But the AOSIS proposal went nowhere. And thanks to a concerted program of distraction and delay [pdf] by the developed world, it wasn’t until 18 years later, at COP 16 in 2010, that the UNFCCC decided to formally “assess and address climate related loss and damage.”
Three years later, COP 19 saw the establishment of the Warsaw International Mechanism for Loss and Damage (WIM), with a mandate to “promote the implementation of approaches to address loss and damage associated with the adverse effects of climate change.”
And then, at COP 21 in 2015, another apparent breakthrough: Loss and Damage—the capitals denoting plans and policies to help developing countries weather the effects of climate change—would be included in a dedicated article in the Paris Agreement, establishing it as the formal “third pillar” of UNFCCC climate policy, separate frommitigation and adaptation.
But the text of the Paris Agreement itself, and later the framing and mandate of the “Santiago Network on Averting, Minimizing, and Addressing Loss & Damage” at COP 25 in 2019, and finally the newly-minted Glasgow Dialogue established at COP 26, offered the developed world the options of “averting, minimizing, and addressing loss and damage”—rather than simply addressing the problem with real financing.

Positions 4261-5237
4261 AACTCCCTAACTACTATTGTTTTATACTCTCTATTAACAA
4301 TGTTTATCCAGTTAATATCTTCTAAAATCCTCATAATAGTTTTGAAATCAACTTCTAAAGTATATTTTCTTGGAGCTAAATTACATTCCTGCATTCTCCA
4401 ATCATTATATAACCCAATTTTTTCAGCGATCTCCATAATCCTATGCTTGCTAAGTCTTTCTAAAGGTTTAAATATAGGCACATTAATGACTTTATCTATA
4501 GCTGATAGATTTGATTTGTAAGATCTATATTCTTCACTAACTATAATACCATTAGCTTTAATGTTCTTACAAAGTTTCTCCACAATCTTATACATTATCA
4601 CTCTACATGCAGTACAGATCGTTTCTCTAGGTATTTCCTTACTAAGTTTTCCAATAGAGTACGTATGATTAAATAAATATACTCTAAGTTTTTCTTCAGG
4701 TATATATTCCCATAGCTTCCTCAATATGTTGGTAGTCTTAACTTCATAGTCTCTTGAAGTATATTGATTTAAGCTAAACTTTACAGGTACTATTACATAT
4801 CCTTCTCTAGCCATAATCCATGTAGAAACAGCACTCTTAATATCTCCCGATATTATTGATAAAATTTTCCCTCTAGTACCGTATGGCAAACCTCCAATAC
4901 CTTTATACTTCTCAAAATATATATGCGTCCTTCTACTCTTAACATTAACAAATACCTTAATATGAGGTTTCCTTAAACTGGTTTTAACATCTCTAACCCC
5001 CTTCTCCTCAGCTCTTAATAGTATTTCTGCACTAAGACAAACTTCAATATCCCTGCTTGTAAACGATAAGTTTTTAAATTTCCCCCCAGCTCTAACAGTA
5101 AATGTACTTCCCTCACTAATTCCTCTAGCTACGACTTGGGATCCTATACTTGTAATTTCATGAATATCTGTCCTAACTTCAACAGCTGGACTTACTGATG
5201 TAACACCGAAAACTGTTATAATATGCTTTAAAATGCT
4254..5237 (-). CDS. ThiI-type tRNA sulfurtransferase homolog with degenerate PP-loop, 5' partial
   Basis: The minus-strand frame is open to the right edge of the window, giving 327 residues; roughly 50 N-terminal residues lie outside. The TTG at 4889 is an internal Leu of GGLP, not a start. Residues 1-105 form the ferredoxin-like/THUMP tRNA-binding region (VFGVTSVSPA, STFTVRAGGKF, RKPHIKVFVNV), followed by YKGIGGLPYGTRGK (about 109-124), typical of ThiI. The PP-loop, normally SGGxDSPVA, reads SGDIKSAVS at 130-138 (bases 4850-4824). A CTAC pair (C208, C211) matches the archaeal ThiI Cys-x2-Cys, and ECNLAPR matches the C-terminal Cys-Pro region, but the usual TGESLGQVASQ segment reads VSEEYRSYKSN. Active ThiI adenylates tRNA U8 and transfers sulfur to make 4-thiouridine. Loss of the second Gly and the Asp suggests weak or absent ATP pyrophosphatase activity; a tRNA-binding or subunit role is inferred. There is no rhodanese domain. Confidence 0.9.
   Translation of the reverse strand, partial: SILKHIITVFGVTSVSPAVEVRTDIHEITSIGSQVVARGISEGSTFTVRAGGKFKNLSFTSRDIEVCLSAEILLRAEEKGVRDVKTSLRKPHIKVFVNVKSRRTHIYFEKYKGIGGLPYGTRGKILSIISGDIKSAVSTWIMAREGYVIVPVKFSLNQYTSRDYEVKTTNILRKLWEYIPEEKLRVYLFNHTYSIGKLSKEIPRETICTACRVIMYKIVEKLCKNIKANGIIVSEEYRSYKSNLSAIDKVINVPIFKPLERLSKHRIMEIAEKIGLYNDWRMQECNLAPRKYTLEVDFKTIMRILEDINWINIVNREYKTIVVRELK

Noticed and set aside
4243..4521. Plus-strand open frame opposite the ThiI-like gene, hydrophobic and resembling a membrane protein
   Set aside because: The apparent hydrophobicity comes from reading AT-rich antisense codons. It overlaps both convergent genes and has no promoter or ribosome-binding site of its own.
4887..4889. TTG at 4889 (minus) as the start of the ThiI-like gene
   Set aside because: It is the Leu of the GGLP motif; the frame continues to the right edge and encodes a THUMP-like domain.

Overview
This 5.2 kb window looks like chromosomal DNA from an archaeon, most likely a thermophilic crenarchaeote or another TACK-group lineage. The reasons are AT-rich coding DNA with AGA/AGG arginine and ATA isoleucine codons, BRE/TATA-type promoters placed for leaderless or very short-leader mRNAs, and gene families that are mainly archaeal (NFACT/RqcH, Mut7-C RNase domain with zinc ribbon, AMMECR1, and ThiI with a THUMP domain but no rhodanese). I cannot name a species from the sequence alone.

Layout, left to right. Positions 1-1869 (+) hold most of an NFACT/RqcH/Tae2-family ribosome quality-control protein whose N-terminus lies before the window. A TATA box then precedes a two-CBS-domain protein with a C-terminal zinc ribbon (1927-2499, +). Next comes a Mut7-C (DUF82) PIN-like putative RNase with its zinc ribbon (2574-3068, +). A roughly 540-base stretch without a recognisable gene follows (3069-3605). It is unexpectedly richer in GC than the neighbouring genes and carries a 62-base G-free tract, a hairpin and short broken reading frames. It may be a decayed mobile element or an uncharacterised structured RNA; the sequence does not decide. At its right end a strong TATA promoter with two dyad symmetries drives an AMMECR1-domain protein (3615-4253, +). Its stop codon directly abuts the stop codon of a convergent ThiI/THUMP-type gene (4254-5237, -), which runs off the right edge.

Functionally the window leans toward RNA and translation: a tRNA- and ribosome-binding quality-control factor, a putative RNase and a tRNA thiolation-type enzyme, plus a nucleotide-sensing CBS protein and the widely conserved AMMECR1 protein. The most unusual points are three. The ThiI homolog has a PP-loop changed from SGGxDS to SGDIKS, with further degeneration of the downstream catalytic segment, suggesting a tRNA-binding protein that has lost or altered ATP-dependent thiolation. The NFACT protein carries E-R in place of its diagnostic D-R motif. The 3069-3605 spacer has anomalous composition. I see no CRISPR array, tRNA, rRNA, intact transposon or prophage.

An increasing number of countries now support the idea of averting loss and damage through mitigation, and minimizing losses through climate change adaptation.
But with the recent exceptions of Scotland, the Wallonia region of Belgium, and Denmark, no wealthy country has stepped up to help foot the bill for climate impacts. In many cases, wealthy countries continue to actively block progress.
The ‘Moral Obligation’ to Act
Germany and the Vulnerable 20 (V20) negotiating bloc announced plans last month launch an insurance-based Global Shield Initiative at this year’s COP. “We must acknowledge that there is climate-related loss and damage, and that the most vulnerable countries, in particular, need our solidarity in dealing with it,” Germany’s economic cooperation minister, Svenja Schulze, said in a joint release.
But climate justice campaigners are skeptical, writes Climate Change News. They fear the Shield is just another rich-world distraction designed to stall the establishment of a dedicated loss and damage finance facility that low- and middle-income countries have long been fighting for.
Roseline Isata Mansaray, founder of Fridays for Future Sierra Leone, told Climate Change News that only the rich and the middle class can afford insurance in her country. For the poor, the Shield will likely mean choosing between having insurance or having bread.